Living and Dying in the Siberian Taiga

08.14.15

What does it take to survive in one of the world’s most remote forests?

Welcome back to a series of articles written by Patrick Carlson. Throughout this series, Patrick will analyze a piece of survival “literature” — be it a novel, a film, a game, etc. — and frame it within the context of The Long Dark. This entry looks at the documentary film Happy People: A Year in the Taiga by Werner Herzog and Dmitry Vasyukov.


A good wedge is a man’s savior. … As they say, you can take away anything from a man, his wealth and health and suchlike, but you can’t take away his craftsman skills. Once you learn a trade, you always know your trade for the rest of your life.” —Fur trapper Gennady Soloviev

There will always be a dark side to survival. But difficult collisions with the natural world can also bring out the best in us. In The Long Dark, patience and ingenuity play a key role in squeezing one more sunrise out of the unforgiving Canadian wilderness. Just as there’s anxiety in making a long trek between camps or pushing aggressively into an unexplored area, there’s joy in success. I did it.

In this way we can’t ignore the opportunities presented by challenging survival situations and the chance they give us to prove something to ourselves. We see a heartfelt and moving example of this mentality in the remarkable documentary Happy People: A Year in the Taiga. The 2010 film, a collaboration between Werner Herzog and Dmitry Vasyukov, shows us the ebb and flow of survival in a place where craft, wisdom, and everyday bravery are not just helpful, but necessary.

Life along Russia’s Yenisei river follows the seasons, especially for the families who make their living trapping fur in the dense taiga forests that line the waterway. For trapper Gennady Soloviev, the land tells him a long and unbroken story. The quality of a particular day’s snow crust gives him insight into the activity of local wildlife as well as the hunters who might prey on them. Gennady knows people, too.

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While there are clear signs of struggle in Happy People—alcoholism, separated families, and memories of war—there’s nothing apocalyptic about the spare existence of the men and women who make their homes along the Yenisei. As Herzog and Vasyukov represent their lives, the message is one of fulfillment rather than discontent.

The documentary doesn’t romanticize the isolation of life along the remote Siberian river. But the fur trappers and their families seem to gain as much utility from the remote wilderness as frustration. Some of the best scenes in the film put the trappers’ skills and exacting craftsmanship on display. In a way that demonstrates exactly what would be possible in a scenario like The Long Dark, we see what a determined person can do with a sharp ax, a hot fire, and a supply of good lumber. A friendly dog helps, too.

But there’s a side to Siberian survival that’s not so obvious from the joyful expertise at work in Happy People. A vast, planetary biome that stretches across the sub-arctic regions of North America, Europe and Asia, the taiga forests of Siberia have also served as a lonely refuge for people on the run.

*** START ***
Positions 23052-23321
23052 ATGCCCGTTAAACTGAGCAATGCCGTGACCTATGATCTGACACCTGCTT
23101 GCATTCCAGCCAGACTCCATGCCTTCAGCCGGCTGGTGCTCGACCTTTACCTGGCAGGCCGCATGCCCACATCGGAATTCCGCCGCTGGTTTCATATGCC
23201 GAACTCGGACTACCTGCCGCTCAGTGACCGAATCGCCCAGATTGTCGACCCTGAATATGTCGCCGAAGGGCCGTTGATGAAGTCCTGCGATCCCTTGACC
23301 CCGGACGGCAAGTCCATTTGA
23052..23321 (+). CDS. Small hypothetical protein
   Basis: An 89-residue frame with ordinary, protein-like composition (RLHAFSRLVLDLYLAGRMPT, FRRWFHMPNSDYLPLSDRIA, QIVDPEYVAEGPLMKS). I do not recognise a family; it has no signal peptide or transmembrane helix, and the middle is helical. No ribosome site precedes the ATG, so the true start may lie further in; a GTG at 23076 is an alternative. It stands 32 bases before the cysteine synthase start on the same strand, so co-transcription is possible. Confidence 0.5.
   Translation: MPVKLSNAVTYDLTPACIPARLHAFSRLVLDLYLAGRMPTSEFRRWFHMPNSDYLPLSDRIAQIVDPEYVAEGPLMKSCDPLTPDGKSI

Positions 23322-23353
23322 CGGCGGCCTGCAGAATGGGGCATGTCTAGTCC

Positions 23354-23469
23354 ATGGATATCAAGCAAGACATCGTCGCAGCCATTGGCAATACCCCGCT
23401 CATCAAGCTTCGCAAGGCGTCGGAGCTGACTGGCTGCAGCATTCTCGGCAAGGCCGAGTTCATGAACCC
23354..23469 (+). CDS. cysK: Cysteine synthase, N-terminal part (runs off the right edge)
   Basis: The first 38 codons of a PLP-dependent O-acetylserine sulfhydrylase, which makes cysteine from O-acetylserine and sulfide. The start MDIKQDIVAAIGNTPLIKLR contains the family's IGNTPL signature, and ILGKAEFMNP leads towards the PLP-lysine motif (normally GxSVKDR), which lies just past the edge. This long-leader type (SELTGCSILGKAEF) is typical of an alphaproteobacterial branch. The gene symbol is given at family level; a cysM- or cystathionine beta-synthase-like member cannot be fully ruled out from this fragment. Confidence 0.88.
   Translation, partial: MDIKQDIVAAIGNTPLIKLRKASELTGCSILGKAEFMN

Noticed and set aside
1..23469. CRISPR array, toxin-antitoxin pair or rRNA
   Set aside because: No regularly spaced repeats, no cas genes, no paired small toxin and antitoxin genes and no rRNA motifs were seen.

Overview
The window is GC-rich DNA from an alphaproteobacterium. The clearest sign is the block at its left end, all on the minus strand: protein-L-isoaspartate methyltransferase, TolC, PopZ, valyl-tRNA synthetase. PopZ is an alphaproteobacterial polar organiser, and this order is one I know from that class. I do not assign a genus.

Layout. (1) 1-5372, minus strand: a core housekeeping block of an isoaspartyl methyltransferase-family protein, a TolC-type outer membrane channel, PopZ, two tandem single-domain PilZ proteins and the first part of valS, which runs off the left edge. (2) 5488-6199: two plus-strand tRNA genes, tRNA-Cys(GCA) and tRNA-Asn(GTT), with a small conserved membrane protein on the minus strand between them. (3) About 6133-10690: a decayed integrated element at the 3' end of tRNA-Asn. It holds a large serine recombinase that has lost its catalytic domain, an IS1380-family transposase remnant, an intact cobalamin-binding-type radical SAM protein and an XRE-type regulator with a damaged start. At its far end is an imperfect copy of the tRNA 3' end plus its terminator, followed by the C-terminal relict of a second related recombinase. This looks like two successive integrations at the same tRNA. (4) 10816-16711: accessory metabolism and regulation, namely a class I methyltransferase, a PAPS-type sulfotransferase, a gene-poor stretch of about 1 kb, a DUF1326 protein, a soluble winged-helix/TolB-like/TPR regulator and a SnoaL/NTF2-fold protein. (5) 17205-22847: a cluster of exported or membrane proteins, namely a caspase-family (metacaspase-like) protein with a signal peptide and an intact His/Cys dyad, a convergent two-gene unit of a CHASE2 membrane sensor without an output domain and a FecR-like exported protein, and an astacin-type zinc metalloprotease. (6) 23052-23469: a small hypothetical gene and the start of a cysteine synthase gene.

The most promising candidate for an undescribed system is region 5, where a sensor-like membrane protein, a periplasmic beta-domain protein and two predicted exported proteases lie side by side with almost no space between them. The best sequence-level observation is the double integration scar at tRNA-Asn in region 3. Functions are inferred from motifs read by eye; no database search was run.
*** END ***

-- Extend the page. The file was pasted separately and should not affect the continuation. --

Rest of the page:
In 1978, a group of Soviet geologists surveying a remote tract of Siberian forest for its resource potential made a surprising discovery. During a flyover the team spotted a small hut, 6,000 feet up the side of a mountain. After landing and hiking up to the area, the geologists found a family of six living off the land. But unlike the fur trapper Gennady, their story was not a happy one. As the geologists would find out after getting to know them, the family had come to this remote location, 150 miles from the nearest known settlement, as religious refugees escaping persecution under Stalin. In fact, the Lykov family had been living there for 40 years.

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They were Old Believers, a sect of Russian Orthodox Christianity that had struggled to find acceptance under Soviet rule. Because of their faith, the Lykov family fled into the Siberian wilderness and cut off all contact with the outside world. Their metal pots and pans long-since rusted away, they were subsisting completely off the land and the family’s health—both mental and physical—had paid a price for this.

“Isolation made survival in the wilderness close to impossible” writes Mike Dash. “Dependent solely on their own resources, the Lykovs struggled to replace the few things they had brought into the taiga with them. They fashioned birch-bark galoshes in place of shoes. Clothes were patched and repatched until they fell apart, then replaced with hemp cloth grown from seed.”

It’s a remarkable, but also dark, story and one you can read more about in Dash’s article at the Smithsonian Web site. His sources also point to more research on the Lykov family and its experiences surviving in the taiga. And once you’ve read Dash’s account, you can check out this story that looked in on the last surviving member of the Lykov family in 2013.

More than anything, both these examples demonstrate that what we get out of the wild areas of the earth is often times what we bring with us. Or what we can simply dig out of the ground.

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